Smart Tips for Healthy Working as a Virtual Assistant
Do you find yourself getting lost in Virtual Assistant work and not taking breaks or eating proper meals?
When you are working from home, without the coworkers popping over to your desk or office to chat, it can be easy to forget to take breaks.
It is sometimes a chore to remember to eat!
But it’s important for your body to ensure that you are paying attention to these things, to keep yourself in optimum health, and away from the physiotherapist’s office!
Here are 7 ways you can start to look after yourself better while still being a busy VA:
Time yourself and schedule breaks.
You know what I’m talking about – you need to set a timer for things that you get lost in, and make sure you set a timer to remind you when to stop working.
Set an alarm on your phone. Even better, set it across the room so you have to get up!
It is important to get up at least once every hour to get away from the desk and the computer. When you get up, do some light stretching with your arms and shoulders and neck. If possible, get outside for a little fresh air.
Ensure proper ergonomics setup of your desk.
A well designed work station is something I didn’t focus on enough in the beginning of my business. I ended up with repetitive strain injury in my elbows because of it – a few hundred dollars later, I know better!
Be sure your chair is a good one (especially if you work full time!), and keep your feet on the floor in front of you. Be sure to have your keyboard on a sliding drawer that you can bring towards you.
Your mouse should be beside your keyboard, so you don’t have to reach ahead for it. Your monitor should be at eye level so you look straight ahead at it. Be sure to have proper task lighting as well. All simple but essential.
If you use a laptop, be sure to set up a workstation on a desk or table.
Despite the name ‘laptop’, it is very bad for your posture to sit in the recliner and use your laptop (hey, we all do it!).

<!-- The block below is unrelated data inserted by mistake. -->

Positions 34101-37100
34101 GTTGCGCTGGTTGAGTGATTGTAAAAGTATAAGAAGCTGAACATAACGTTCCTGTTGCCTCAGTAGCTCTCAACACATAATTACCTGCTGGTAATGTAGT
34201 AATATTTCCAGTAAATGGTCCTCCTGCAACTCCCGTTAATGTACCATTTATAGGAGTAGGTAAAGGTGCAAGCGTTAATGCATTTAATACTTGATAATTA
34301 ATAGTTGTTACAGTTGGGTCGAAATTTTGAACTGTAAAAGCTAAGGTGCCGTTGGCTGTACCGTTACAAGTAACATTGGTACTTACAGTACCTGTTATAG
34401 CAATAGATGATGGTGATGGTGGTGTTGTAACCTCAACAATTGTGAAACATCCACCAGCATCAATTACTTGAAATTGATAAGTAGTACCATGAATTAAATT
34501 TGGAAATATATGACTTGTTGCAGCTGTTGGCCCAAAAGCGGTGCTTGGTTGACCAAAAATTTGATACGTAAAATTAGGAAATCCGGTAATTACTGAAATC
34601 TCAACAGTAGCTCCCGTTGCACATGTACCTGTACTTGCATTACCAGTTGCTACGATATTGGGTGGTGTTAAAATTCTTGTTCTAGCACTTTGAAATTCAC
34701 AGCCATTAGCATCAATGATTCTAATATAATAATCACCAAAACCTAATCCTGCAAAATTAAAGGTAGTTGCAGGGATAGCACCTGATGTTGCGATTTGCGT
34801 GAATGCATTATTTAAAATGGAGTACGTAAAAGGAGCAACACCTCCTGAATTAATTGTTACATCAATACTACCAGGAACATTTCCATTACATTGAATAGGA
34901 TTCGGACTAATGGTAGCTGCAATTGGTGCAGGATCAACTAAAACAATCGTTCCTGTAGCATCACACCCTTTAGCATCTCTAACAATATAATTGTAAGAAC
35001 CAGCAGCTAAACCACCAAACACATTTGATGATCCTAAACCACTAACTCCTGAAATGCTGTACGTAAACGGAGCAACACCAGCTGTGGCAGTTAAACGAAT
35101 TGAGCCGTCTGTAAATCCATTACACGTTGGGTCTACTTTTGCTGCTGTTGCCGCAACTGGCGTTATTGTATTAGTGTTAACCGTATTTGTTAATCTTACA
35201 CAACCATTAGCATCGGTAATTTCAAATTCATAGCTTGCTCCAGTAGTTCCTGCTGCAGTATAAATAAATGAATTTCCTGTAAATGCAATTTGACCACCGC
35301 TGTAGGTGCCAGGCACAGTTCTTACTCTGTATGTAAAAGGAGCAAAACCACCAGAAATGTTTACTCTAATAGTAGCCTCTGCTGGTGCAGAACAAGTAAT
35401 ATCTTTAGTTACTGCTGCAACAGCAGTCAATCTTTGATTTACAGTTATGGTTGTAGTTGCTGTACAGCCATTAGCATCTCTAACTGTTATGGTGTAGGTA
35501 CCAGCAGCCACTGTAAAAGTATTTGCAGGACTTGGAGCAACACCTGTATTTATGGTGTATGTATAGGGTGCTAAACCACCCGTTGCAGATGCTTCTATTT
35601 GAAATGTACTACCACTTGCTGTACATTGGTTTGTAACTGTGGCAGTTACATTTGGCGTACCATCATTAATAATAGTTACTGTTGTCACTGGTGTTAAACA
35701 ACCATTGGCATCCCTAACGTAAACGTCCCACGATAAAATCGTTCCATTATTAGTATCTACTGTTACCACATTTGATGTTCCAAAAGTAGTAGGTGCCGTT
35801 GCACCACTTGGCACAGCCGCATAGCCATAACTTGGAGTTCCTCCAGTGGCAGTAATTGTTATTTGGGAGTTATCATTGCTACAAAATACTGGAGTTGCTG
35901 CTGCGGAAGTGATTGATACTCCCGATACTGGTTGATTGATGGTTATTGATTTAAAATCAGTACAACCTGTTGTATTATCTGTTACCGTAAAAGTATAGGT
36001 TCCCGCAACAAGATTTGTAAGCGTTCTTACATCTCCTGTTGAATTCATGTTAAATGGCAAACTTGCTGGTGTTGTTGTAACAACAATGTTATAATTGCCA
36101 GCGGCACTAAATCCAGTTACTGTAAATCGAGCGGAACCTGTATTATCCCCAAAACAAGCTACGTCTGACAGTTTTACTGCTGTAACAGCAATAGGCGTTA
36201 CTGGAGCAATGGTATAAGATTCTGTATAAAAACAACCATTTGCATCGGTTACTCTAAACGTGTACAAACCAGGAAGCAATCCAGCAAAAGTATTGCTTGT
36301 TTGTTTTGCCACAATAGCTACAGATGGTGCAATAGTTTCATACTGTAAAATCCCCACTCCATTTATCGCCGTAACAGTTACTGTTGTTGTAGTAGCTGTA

Be sure to set up a proper workstation for your laptop, and use the ergonomic rules above for it as well. A desk is always best, with an external keyboard if you can – it goes a long way to your comfort.
Do not eat at your desk.
This is a biggie. Sometimes the only time we can take a break is when it’s a mealtime or teatime.
And if we feel that we have a lot to get done, it is so tempting to sit back down at our desk and consume it there. But it’s so bad for you – energetically, too.
When it is time for a meal or a snack, be sure to enjoy it away from your desk. You will not save very much time by eating at your desk and you will enjoy it more if you can read the paper or just look out the window while you eat.
You will also tend to eat less if you don’t snack at your desk.
Drink plenty of water.
It can be easy to drink coffee all day long, but it’s not the best beverage choice.
Enjoy a cup in the morning away from your desk and then switch to water or herbal tea.
I’m okay with drinking at your desk – otherwise we would all be dehydrated! But losing track of what you are drinking is common, and coffee isn’t that great for you.